Drawing together these three strands of literature—campus expression, college journalism, and news coverage of race—this paper explores tensions between supporting free expression, particularly freedom of the college press, and advancing the goals of diversity, equity, and inclusion on university campuses. In comparing opinion journalism coverage of two campus controversies, it asks:
RQ1: How are First Amendment rights and values, concepts of journalism ethics, and matters of race evident or absent in this coverage?
RQ2: How are student journalists and student activists framed in this coverage?
RQ3: What does the coverage mean for reinforcing and challenging traditional notions of journalistic practices and ethics?
Comparative Case Analysis
This study analyzed 164 opinion pieces related to the Harvard and Northwestern cases, as well as primary source material, such as statements from the two papers and the Medill School dean. Stories were identified through keyword searching via the Lexis/Nexis database, ProQuest database, and Google Advanced Search. Searches were conducted for “Harvard Crimson” for the period 9/13/2019-9/13/2020 and for “Daily Northwestern” for the period 11/5/2019-11/5/2020. A coder reviewed all retrieved stories to remove duplicates and material not related to the protest cases. Stories were included regardless of whether they ran in print or on a news website. Stories broadcast on television or radio news were excluded if they did not run as text on the outlet's website. Duplicate versions of wire service stories were eliminated. Texts were assigned to a “news” category and eliminated from the analysis if they took a neutral reporting approach, even if they were published in an ideologically driven outlet, such as The Daily Caller, so the analysis focuses on opinion journalism. The research focused on opinion journalism to explore what news organizations and individual journalists argue ought to be the roles and practices of journalism and the appropriate responses to activist pressure. Beginning with a directed qualitative content analysis approach (Hsieh and Shannon Citation2005), this study coded the texts to examine three conceptual areas: First Amendment rights, values, and theories; journalistic practices and ethics; and race. The authors then conducted a conventional qualitative content analysis to discover themes that emerged in each of the conceptual areas (Lindlof and Taylor Citation2011).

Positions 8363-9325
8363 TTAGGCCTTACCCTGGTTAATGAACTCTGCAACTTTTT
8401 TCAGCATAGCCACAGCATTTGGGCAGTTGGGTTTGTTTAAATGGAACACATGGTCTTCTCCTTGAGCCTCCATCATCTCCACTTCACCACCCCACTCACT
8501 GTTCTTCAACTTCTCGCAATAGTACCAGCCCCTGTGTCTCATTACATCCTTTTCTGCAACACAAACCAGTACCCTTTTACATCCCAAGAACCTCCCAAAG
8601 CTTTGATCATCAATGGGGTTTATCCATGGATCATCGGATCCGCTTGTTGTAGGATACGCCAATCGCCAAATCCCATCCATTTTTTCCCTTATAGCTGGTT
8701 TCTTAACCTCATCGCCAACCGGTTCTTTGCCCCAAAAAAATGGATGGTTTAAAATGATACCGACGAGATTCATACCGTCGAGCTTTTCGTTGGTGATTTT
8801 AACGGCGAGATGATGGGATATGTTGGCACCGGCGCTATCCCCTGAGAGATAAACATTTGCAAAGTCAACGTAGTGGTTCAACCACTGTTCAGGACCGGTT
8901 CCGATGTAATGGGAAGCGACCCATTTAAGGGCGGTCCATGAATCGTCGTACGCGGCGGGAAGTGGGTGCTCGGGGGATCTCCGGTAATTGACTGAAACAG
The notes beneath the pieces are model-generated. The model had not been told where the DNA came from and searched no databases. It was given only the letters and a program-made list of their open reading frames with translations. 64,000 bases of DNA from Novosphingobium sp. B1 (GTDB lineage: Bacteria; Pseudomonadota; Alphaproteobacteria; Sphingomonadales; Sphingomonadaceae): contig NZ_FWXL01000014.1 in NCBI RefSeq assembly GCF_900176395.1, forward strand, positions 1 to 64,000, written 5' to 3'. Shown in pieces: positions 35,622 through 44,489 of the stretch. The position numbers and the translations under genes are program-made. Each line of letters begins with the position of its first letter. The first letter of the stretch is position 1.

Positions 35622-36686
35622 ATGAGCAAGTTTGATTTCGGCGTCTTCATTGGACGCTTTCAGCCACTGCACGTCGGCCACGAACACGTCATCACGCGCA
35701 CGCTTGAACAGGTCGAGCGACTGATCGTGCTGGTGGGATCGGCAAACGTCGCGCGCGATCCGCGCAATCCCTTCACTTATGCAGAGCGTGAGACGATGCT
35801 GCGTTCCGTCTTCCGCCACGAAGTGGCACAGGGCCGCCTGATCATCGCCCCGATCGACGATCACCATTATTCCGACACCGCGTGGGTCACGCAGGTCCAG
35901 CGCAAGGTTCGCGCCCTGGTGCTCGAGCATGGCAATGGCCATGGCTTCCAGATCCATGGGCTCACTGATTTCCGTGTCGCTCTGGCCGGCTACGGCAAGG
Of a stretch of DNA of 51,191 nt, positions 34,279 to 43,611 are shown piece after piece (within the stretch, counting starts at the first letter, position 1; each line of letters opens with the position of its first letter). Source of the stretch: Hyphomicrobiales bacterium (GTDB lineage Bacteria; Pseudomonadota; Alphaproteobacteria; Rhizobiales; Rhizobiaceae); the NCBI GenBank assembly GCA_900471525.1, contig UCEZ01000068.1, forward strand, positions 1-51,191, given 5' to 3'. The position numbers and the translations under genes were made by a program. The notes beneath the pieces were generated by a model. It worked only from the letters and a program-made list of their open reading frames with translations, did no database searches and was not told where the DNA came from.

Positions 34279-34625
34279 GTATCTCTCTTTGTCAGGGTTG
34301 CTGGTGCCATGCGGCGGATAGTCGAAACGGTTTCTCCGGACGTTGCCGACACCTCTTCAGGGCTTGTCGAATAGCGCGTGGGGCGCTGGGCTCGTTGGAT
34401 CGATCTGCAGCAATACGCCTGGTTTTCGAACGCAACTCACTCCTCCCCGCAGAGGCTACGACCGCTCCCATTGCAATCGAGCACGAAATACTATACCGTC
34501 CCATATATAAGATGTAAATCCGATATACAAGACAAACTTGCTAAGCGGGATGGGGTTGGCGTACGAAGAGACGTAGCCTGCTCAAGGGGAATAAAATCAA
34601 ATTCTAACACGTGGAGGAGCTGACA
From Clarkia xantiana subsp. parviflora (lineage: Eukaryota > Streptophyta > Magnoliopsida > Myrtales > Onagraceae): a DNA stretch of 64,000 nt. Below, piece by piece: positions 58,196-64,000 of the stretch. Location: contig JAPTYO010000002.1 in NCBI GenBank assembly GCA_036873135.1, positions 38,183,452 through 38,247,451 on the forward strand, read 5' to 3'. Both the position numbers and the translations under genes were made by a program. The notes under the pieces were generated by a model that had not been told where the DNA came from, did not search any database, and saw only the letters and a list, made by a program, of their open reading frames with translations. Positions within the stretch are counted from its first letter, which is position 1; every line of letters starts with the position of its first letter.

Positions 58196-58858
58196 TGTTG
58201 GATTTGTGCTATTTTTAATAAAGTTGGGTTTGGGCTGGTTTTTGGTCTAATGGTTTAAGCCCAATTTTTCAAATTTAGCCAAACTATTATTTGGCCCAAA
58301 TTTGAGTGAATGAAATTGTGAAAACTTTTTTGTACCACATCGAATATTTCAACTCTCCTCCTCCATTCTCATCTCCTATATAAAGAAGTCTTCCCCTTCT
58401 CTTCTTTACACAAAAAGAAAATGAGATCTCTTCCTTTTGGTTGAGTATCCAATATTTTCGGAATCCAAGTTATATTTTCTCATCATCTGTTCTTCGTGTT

Expressions of First Amendment Rights, Values and Theories
The corpus of opinion pieces on the Harvard Crimson case showed remarkable similarity in themes emerging related to First Amendment freedoms. The texts speak exclusively to the rights of a free press, rather than free speech, though many scholars argue the press clause of the First Amendment is more rightly understood to protect the press as a technology rather than an institution (Volokh Citation2011). They point to student journalists enjoying full free expression protection, even while situated at a private institution. And they speak to threats the petition posed to First Amendment rights.